When you come to Western Serbia, the road will take you by Pozega and Uzice town. If you don’t want to miss things to do here, make sure to read the post first. Because I visited them both!
FROM BELGRADE: 195 km to Uzice (Pozega to Uzice – about 20 km)
FROM NIS: 240 km to Uzice
Going from Belgrade towards Zlatibor Mountain or Montenegro, travelers come across road signs with names of these two towns, but they rarely stop. When I got there, I was told that my first visit should be to the village where the great 19th-century Serbian ruler Milos Obrenovic was born. And when I heard that that the first power plant in Serbia was built in Uzice by the famous Nikola Tesla design and only five years after the first one at the Niagara Falls, I was hooked! Make sure to come and visit!
Mentioned for the first time in 1476, the old town was burned by Ottomans in 1805. Serbian ruler Milos Obrenovic sent the state engineer in order to make settlement plans here. They say that he marked one spot with a stick, tied the rope and made a circle. That is how the town’s circle square came to life with all the houses, shops being built around. It is now the landmark of Pozega. After it was renovated in 2012 the square got the new modern look. It was rewarded as the most successful architectural achievement in the area and proclaimed as the most beautiful square in Serbia.
Pozega is the place where all the important roads meet, but the railway routs as well. According to the 2002 poll, the town itself is inhabited by more than 13.000 people, while the whole municipality is home to about 30.000.
My first stop – Gornja Dobrinja village. Jelena from the local Tourism Organization explained that there was the Memorial Complex in Milos Obrenovic’s village, that there still stands the small wooden building called Cardak that he built in 1860 and dedicated to his father Todor (or Teodor). We were talking about the prince’s life while driving about 20 km from Pozega.
This is what happened: Milos’s mother Visnja remarried. Her new husband was Todor, but she also had children with the former husband Obren. It is believed that Milos – who was Todorovic after his father, according to the old Serbian custom, accepted the surname of his brother Milan, who was important Serbian governor at the time and whose surname was Obrenovic – after his father Obren.
It was interesting to hear that the small Cardak was used during religious festivals. On the right side of the Cardak there is the Saint Apostle Peter and Paul Church that was also erected by Milos in 1822 as his endowment. On the left – prince Milos’s monument. We were puzzled by so many coins between his feet that rain made rusty. (It might be the case of local folk custom to put coins on sacred objects or places for prosperity.)
The monument itself is such that it feels like the prince is still overlooking the village on the other hill. There also lies the school built by him in 1857. Jelena says that the school is still operational. We went to see it up close, made few photos and greeted the locals. They were sitting in front of the improvised café-post office-store, all in one! I don’t remember seeing flowerpot sitting on the top of the old yellow mail box anywhere else. It was like a reminder that its time has passed long ago!
While driving back to Pozega, I found out that the Tourism Organization has ordered a replica of prince Milos’s robe to be made. It was possible to imagine a man dressed as the prince greeting visitors to the Memorial Complex. One day, who knows.
Another stop for us was a visit to the Railway Museum. It doesn’t matter if you are into trains or not, because this is the unique opportunity to see the old iron press that was used for printing dates into train tickets or an old furnace placed in the waiting room. Railway tracks have few great museum pieces themselves. Locomotives are like they stepped out of a black and white movie!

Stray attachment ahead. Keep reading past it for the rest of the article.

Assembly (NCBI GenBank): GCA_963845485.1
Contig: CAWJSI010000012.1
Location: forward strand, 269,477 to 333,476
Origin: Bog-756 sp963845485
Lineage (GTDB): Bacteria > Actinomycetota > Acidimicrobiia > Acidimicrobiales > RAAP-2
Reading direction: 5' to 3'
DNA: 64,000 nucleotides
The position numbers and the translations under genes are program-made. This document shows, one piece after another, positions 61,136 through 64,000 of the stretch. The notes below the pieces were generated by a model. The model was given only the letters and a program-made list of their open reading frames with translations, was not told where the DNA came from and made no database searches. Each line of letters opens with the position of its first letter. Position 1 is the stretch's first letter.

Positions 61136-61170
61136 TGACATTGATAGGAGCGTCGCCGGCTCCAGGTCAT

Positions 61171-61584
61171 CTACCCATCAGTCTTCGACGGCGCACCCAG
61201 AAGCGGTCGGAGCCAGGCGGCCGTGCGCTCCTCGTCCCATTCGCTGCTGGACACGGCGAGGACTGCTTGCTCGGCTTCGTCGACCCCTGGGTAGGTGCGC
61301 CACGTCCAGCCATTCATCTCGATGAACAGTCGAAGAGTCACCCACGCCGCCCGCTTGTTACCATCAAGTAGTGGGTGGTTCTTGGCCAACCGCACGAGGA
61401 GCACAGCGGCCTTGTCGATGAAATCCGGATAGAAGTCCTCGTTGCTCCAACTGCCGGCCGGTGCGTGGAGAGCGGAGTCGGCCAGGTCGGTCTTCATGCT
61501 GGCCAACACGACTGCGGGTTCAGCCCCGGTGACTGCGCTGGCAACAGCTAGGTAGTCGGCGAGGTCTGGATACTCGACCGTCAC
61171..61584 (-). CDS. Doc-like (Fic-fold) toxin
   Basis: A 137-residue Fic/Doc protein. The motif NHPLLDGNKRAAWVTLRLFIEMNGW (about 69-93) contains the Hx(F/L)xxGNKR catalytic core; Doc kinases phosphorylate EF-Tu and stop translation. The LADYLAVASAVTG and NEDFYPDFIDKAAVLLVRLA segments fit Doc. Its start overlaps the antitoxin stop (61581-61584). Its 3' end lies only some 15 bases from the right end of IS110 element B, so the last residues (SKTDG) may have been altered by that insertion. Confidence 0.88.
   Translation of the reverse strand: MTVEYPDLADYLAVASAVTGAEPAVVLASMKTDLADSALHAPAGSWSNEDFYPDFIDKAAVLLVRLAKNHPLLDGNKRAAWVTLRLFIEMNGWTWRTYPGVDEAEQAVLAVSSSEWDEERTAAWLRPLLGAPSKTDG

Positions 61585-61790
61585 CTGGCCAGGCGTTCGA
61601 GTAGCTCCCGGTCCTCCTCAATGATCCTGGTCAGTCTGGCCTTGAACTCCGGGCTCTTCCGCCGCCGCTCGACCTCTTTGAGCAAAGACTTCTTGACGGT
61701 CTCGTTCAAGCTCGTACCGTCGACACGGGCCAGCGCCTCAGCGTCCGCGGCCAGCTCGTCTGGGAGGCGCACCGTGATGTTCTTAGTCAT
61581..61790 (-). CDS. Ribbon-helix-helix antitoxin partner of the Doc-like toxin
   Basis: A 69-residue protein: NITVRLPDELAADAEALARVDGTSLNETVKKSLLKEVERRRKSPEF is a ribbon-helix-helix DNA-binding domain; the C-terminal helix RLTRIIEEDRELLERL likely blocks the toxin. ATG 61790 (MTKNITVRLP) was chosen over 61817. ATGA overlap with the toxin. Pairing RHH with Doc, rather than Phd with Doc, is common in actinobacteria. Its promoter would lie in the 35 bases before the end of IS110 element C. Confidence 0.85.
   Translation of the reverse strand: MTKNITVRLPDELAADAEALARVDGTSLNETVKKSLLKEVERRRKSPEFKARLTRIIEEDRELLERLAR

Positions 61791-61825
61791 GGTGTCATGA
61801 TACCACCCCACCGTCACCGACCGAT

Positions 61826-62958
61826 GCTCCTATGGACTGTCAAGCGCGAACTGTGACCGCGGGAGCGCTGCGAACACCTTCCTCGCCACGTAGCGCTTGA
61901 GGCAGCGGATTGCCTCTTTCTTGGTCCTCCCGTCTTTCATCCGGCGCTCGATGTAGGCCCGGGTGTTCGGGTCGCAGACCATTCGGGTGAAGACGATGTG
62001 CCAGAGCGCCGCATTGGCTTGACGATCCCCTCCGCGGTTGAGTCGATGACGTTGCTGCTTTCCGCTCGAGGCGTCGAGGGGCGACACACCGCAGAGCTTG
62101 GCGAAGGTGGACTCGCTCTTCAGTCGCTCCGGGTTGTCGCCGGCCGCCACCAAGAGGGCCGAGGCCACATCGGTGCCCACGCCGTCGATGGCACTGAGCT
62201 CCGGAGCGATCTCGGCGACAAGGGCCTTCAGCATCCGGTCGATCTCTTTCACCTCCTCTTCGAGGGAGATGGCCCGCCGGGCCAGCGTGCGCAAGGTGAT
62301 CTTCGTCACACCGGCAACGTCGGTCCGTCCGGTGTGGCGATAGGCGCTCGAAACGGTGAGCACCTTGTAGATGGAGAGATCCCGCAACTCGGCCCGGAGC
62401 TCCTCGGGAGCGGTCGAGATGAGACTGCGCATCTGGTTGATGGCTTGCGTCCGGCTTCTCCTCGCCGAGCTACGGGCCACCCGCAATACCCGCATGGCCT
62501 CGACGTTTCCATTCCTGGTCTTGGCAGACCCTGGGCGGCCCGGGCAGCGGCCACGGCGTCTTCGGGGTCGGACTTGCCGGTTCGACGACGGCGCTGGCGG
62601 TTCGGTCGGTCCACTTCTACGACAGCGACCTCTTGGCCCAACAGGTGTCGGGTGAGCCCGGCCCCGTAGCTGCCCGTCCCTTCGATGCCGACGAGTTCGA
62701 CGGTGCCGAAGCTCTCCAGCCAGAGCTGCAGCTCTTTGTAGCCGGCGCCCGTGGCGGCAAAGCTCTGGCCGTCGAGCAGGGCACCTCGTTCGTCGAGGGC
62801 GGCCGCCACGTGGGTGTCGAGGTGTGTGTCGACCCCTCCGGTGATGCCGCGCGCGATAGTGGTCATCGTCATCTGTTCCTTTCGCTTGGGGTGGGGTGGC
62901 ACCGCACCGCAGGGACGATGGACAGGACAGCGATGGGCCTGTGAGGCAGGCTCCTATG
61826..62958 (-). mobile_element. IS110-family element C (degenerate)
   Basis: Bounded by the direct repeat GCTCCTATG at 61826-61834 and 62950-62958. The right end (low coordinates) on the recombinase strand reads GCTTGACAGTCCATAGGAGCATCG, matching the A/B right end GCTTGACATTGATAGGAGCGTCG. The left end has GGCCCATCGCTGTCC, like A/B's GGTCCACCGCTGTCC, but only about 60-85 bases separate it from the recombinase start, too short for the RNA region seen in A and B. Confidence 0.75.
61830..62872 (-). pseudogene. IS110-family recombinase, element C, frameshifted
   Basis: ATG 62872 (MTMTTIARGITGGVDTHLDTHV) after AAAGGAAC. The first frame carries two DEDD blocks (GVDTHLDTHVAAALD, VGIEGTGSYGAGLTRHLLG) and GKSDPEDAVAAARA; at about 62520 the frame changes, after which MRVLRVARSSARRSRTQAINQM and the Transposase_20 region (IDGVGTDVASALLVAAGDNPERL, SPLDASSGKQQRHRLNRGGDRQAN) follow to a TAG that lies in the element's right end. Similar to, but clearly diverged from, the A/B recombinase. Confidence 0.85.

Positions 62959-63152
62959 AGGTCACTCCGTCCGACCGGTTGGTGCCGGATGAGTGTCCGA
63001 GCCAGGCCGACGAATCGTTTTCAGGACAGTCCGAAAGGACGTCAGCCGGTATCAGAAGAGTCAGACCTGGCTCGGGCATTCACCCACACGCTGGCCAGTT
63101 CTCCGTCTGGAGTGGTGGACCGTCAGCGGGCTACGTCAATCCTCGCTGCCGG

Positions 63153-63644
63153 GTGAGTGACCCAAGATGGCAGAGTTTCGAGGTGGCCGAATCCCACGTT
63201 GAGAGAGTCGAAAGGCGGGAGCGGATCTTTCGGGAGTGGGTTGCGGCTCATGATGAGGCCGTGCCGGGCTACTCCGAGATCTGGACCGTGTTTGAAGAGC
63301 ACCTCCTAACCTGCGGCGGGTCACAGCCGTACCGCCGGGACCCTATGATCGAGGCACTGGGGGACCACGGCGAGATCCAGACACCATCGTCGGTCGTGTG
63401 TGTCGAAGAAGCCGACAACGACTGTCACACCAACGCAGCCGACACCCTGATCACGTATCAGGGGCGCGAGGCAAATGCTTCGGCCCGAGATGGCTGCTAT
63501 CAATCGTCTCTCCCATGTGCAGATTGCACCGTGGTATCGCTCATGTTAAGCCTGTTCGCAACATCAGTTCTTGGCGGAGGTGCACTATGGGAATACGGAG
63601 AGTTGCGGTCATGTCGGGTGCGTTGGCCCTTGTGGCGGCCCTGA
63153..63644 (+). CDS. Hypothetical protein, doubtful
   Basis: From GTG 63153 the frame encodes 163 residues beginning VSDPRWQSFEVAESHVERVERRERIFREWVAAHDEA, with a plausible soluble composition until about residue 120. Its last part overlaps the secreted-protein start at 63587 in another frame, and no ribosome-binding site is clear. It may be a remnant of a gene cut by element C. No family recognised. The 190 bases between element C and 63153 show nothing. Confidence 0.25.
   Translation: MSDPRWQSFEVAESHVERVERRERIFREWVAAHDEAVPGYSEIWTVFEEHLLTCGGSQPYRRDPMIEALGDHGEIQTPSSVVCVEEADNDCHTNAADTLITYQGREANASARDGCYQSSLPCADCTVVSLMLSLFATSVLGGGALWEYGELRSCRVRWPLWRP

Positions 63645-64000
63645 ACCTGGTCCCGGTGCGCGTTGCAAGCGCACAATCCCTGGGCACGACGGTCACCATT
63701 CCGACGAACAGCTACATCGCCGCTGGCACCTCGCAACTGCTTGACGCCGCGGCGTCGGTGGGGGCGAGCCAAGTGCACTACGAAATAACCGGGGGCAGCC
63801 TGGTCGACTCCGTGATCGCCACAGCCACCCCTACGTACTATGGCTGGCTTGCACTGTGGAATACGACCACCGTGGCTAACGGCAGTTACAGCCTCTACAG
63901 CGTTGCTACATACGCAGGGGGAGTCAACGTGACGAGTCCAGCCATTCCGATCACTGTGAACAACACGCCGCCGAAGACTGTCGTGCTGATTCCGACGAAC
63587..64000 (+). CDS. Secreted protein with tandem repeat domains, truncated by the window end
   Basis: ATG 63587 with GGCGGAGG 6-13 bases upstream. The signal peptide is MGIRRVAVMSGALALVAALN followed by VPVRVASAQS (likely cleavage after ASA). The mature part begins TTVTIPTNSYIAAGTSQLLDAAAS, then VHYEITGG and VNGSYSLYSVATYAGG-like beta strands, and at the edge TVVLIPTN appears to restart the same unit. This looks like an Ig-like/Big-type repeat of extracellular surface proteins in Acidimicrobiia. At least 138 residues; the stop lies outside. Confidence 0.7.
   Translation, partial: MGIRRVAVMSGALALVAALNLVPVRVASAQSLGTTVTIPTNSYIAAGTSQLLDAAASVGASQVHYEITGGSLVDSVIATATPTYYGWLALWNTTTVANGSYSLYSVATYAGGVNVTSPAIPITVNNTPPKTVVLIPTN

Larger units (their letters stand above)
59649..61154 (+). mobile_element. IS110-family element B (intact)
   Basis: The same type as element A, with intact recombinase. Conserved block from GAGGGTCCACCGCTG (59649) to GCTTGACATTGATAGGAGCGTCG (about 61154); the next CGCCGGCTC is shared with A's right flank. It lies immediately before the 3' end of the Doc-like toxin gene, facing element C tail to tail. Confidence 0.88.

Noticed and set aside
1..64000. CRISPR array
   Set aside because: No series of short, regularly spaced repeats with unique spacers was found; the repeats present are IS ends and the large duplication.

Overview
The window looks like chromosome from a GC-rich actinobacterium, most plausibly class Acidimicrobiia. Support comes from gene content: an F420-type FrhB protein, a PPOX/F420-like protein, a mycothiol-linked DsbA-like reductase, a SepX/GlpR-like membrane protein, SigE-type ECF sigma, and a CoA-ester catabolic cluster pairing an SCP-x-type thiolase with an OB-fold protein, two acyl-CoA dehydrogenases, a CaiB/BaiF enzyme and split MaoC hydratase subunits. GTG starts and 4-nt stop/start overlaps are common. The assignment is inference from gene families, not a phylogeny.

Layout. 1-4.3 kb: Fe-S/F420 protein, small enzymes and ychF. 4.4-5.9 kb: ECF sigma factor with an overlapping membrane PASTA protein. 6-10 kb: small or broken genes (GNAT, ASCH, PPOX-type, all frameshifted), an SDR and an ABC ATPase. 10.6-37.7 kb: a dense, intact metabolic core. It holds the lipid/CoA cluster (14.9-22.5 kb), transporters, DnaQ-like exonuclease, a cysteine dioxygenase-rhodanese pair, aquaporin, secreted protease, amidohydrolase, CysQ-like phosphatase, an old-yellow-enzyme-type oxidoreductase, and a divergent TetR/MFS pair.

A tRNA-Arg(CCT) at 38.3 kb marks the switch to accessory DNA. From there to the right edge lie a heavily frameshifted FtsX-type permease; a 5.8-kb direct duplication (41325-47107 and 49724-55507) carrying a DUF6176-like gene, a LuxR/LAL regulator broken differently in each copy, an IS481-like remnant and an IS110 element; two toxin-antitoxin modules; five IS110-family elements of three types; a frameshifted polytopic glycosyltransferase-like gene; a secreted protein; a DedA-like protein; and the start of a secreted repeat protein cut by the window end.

There are four tracks at the Museum, the old railway station and numerous wagons and locomotives. This is where you will come across the famous Cira locomotive or the one called Milan. The latter was made in Balkans in 1882 and bears the name of the former Serbian king Milan Obrenovic. There is also the Rama model, dating back to 1873. They say that it was made in Germany and that there are only two left in the world – one is in Japan and the other here, in Serbian Pozega. The new railway station is near-by and its noise gives a special atmosphere to the place, it seems like it’s still up and running.
Weather was nice and we decided to take a break in one of the cafés at the famous circle square, overlooking the prince Milos Obrenovic’s monument in front of the municipality building.
It is located in the Potpece village between Pozega and Uzice town, 2 km from the main road. The cave is the most popular for its monumental 50-meter-high entrance that is shaped as a horse shoe. This is the highest cave entrance in Balkans. It is believed that it was inhabited during Neolithic times while various pieces of pots and objects made of stone and deer horns were found.
There is the 555-meter trail for visitors that goes over 700 steps through the cave halls. Underground waters form the Petnica river that bursts out of this huge entrance. The average temperature in the cave is 9 degrees Celsius. Potpec Cave can be visited every day, April to October, 10 am to 4 pm. Entrance fee is 300 dinars for adults (about 2.5 Euros) and 200 (1.5 Euros) for children.
You get to Potpec Cave in no time when you are coming from Pozega. It takes few more km from the main road, driving up a bit and there it is! There is a parking lot near the Cave. You immediately know that it’s close by because you hear Petnica roaring when coming out of this huge hole in the ground. I walked around, counted 180 steps towards the gate, enjoyed the view from up there, and tried to avoid mosquitoes (I can’t seem to escape them, ever!). The guide Aleksandar appeared soon, accompanying the previous group out of the cave. Tours take place every hour and there can be more or less visitors, depending on the weather etc. It so happened that I was the only visitor at noon, such a privilege!
Aleksandar showed me the Upper Cave while talking about the ancient Neolithic pottery found here, pointing out to the mammoth-shaped hole, and then we went inside the cave corridors. It was humid, rich in stalagmites and stalactites, we had to duck few times only to come out into another great hall. Every hall was richly decorated and many shapes had interesting names. Thus, you will get to visit Snow White and the seven dwarfs, Don Quixote, Eagle on the rock, you will see decorations shaped as a baby, alligator jaws, and there is even a legend about the two dragons. While my feet conquered another small puddle, the guide told me a story about this Hall of Dragons. Two dragons lived here, guarding a magical spring with waters that cured diseases and helped women get pregnant.
“When the spring dried up, those dragons turned into stone. And they are still there, look!”, Aleksandar said.